The entrance to the Department of History’s office in Sidney Smith Hall

A Conquest that Changed an Empire: The Ottoman Military in Syria (Seminar in Ottoman and Turkish Studies)

Start Date and Time:

Wednesday, March 20, 2019, 4:00PM

End Date and Time:

Wednesday, March 20, 2019, 6:00PM


Linda Darling (Annemarie Schimmel Kolleg - Üniversität Bonn And University Of Arizona)

When Selim I conquered Syria in 1516, he changed the Ottoman Empire in more ways than simply adding territory. This lecture discusses the effect of the conquest of Syria on two fundamental Ottoman military institutions—the timar cavalry system and the Janissary infantry corps—and demonstrates the use of government documents to critique the representation of these changes in the political literature of the time as illegitimate. These shifts are usually attributed to the military and price revolutions of the late sixteenth and seventeenth centuries. However well before these developments, circumstances resulting from the Ottoman presence in the Arab lands caused both military forces to intensify the recruitment of outsiders. The resulting alterations in both military systems were not confined to Syria, but spread throughout the empire and made the Ottoman Empire another kind of state, not just larger but institutionally and ideologically different.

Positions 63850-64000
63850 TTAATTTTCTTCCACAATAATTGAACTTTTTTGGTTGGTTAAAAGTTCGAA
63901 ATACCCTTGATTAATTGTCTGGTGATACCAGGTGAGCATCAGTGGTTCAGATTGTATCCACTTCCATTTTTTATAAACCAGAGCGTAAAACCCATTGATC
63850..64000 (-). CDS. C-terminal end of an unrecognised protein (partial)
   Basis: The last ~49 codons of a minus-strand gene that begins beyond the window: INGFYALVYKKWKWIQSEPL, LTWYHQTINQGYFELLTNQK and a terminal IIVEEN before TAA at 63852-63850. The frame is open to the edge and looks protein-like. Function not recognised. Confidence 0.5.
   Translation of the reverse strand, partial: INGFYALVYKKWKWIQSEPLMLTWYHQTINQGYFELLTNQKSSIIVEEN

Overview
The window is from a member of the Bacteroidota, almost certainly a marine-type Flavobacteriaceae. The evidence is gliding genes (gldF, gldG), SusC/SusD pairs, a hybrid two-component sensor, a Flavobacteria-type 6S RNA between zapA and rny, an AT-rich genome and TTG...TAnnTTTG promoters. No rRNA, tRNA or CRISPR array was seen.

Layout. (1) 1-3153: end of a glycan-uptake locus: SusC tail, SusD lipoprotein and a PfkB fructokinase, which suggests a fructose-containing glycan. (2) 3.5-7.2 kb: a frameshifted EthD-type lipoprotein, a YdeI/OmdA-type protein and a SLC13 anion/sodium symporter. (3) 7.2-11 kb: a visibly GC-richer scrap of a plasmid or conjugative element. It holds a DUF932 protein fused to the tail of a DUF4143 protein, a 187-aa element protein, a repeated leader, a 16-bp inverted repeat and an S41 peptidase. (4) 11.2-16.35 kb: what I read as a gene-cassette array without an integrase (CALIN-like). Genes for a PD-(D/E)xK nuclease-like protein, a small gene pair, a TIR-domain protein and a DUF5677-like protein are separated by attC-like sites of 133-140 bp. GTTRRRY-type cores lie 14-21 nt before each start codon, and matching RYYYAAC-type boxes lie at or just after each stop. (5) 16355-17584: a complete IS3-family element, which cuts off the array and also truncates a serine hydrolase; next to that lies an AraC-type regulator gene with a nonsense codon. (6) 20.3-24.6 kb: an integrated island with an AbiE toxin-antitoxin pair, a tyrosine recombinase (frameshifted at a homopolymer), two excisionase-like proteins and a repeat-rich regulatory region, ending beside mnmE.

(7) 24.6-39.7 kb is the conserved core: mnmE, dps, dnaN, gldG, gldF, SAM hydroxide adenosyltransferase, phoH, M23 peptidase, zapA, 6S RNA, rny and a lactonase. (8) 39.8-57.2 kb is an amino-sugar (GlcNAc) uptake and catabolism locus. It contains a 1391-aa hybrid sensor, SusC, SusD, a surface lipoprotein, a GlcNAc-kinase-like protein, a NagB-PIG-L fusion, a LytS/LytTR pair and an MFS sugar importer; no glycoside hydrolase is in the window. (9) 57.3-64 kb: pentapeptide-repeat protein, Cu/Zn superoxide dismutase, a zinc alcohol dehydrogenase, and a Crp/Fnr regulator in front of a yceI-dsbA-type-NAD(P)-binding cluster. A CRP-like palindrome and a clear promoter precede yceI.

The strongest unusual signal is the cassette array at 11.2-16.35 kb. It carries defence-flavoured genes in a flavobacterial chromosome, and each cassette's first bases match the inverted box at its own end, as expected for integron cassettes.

• Department of History
  • Near and Middle Eastern Civilizations
  • Centre for European Russian and Eurasian Studies

Contact Information

Victor Ostapchuk

Near and Middle Eastern Civilization


Room 2098, Sidney Smith Hall, 100 St George St, Toronto, ON M5S 3G3 view full map




Faculty, Graduate Students, Undergraduate Students

Battle of Marj Dabiq, Syria, 24 August 1516